“In fact, both of us have secured funding to go to Israel within the next year to actually explore this partnership in a deeper fashion,” he said.
Andrea Yonah is director of business development with the BIRD Foundation. BIRD stands for “Binational Industrial Research and Development.” The foundation takes funding from the U.S. and Israeli governments and invests up to $1 million for projects of mutual benefit to the two countries.
Yonah said the forum opened her eyes to the similarities between the two economies.
“I learned even more about that today,” she said. “As they were talking, I was thinking, ‘Wow, we could do so many projects here in Alabama.’ It’s just identifying the right people and putting the companies together and the rest will happen.”
The BIRD Foundation recently approved funding a project between Southern Company and Israel’s mPrest Solutions. Southern Company is the parent company of Alabama Power and mPrest developed predictive analytics as part of Israel’s “iron dome” missile defense system. The two are working to leverage mPrest’s technology to make the power grid more responsive and resilient.
“Alabama Power and the Southern Company have been great partners, not only with our program but with other programs in Israel,” Yonah said. “I think they are probably the perfect example for how a large company, a utility, can leverage the innovation and technology in Israel in order to improve what they’re doing here.”
“Southern Company has had an R&D organization for 50 years,” said Tracy West, director of End Use, Power Delivery and Fleet Research and Development. “This is our 50th year anniversary. So, R&D and innovation is in our DNA. We look around the world for technology solutions that we can bring back into the business to benefit our customers. We are always out there shopping.”
She said Southern Company learned about mPrest through GE.
“We’re recognizing that everything is happening at the edge of the grid,” she said. “We really need an optimization tool for the edge of the grid. That’s what mPrest brings to the table.”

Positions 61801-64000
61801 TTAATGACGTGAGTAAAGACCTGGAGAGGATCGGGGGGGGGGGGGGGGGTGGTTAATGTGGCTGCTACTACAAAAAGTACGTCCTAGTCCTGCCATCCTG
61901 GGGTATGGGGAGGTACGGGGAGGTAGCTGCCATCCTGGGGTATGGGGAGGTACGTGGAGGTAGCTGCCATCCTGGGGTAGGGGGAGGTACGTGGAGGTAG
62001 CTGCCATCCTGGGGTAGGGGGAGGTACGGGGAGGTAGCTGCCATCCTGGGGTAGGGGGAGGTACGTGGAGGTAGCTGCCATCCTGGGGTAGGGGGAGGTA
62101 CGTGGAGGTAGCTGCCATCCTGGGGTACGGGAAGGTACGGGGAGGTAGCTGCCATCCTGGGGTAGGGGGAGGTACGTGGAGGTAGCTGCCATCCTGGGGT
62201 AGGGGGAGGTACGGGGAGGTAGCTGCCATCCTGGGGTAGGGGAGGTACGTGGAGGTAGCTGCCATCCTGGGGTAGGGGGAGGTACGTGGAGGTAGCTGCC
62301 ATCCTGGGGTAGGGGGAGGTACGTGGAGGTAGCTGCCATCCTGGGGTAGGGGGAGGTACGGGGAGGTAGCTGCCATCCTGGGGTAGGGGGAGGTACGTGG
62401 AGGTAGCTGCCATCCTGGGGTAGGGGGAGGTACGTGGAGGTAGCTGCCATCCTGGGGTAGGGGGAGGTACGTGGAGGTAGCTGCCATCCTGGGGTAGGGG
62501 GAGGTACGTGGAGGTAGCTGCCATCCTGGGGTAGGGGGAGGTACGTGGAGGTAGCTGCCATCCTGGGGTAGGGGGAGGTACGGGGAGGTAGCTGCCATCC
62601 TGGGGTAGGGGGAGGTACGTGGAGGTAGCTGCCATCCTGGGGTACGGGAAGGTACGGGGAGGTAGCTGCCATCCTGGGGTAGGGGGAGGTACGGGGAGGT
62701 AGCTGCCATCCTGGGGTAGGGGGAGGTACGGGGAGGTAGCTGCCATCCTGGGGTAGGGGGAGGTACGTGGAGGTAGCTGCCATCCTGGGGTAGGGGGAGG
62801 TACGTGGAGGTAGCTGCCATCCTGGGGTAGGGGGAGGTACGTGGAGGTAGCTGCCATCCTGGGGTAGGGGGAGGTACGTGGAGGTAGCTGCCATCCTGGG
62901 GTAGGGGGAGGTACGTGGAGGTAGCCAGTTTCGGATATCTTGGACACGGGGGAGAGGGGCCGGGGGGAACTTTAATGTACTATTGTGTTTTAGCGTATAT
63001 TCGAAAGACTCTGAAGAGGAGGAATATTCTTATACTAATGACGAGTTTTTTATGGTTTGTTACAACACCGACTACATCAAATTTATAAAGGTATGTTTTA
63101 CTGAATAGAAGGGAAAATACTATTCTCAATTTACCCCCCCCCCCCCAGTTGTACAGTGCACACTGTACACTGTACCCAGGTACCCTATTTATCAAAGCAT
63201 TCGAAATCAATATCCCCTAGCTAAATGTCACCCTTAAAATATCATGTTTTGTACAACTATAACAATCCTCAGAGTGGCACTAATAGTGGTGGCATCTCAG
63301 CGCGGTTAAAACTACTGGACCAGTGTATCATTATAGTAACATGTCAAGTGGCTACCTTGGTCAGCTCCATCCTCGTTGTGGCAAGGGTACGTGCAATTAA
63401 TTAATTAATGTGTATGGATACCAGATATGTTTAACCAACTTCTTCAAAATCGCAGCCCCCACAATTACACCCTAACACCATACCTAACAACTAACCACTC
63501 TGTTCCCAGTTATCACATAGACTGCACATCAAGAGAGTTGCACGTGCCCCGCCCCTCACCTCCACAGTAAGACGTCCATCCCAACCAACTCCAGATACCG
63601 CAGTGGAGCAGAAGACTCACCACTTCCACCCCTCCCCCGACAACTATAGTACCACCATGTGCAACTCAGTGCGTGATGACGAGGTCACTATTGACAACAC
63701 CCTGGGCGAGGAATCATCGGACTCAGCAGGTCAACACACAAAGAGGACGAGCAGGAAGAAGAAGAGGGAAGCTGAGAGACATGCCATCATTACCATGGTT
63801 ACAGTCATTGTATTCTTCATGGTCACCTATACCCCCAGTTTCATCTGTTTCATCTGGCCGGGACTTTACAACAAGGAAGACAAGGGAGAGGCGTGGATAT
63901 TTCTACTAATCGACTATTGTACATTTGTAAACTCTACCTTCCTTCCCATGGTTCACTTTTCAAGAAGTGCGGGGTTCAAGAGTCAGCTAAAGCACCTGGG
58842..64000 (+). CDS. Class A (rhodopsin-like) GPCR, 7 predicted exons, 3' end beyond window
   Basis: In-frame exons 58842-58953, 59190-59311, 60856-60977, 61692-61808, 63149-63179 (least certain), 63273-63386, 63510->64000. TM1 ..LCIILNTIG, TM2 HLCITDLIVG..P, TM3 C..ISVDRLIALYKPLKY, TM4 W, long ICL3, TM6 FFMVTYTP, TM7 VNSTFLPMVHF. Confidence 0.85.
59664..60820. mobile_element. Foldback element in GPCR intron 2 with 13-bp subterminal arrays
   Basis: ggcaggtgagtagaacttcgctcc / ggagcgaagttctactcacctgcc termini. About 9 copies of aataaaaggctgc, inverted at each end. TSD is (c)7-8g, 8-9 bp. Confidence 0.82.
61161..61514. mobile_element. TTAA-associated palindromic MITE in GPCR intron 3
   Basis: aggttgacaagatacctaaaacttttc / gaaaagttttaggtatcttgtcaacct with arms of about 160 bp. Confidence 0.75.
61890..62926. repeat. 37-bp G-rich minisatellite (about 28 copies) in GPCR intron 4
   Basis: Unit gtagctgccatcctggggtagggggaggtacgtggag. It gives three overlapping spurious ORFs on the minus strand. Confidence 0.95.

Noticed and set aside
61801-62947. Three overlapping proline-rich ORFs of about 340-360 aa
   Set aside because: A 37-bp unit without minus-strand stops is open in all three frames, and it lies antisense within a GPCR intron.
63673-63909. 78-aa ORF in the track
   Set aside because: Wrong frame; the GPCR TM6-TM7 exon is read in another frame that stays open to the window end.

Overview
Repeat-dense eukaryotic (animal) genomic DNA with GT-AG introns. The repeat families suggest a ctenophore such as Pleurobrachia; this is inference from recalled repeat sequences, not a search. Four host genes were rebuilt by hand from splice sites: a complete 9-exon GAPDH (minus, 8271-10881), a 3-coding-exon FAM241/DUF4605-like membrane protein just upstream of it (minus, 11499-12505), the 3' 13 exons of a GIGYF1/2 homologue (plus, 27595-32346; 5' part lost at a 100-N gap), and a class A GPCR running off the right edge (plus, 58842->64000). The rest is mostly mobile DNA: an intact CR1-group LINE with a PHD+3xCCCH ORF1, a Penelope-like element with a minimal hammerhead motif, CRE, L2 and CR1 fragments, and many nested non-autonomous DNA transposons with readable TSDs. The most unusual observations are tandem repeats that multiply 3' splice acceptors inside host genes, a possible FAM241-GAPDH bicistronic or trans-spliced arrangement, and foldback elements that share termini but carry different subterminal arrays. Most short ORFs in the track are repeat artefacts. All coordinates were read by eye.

Canfield said Alabama is looking to become a leader in artificial intelligence.
“We’re about to launch a new commission that is going to bring together practitioners and the private sector and educators and focus on artificial intelligence and what that means, or can mean, for the state of Alabama in terms of new opportunities that cut across a lot of different industries, from automotive to aerospace to a number of different industries, health care and medical services,” he said.
“AI will be a technology that impacts so many different industry sectors,” Canfield told Alabama NewsCenter. “We want to make sure that Alabama takes advantage of being on the cusp of being one of those states that attracts the knowledge-based opportunities of developing that technology here.”
Sammon said there are other growth areas where Alabama can be a leader, and relationships with Israel make sense.
“I think precision medicine is the big revolution that is coming and tying it to genomics and genetics,” she said, noting that Israel’s work in big data could be beneficial in analyzing the massive amount of information being generated.
Carpenter said UAB’s plans to invest into a data science and genomics center will further propel the Magic City as a leader in the space.
(Courtesy of Alabama NewsCenter)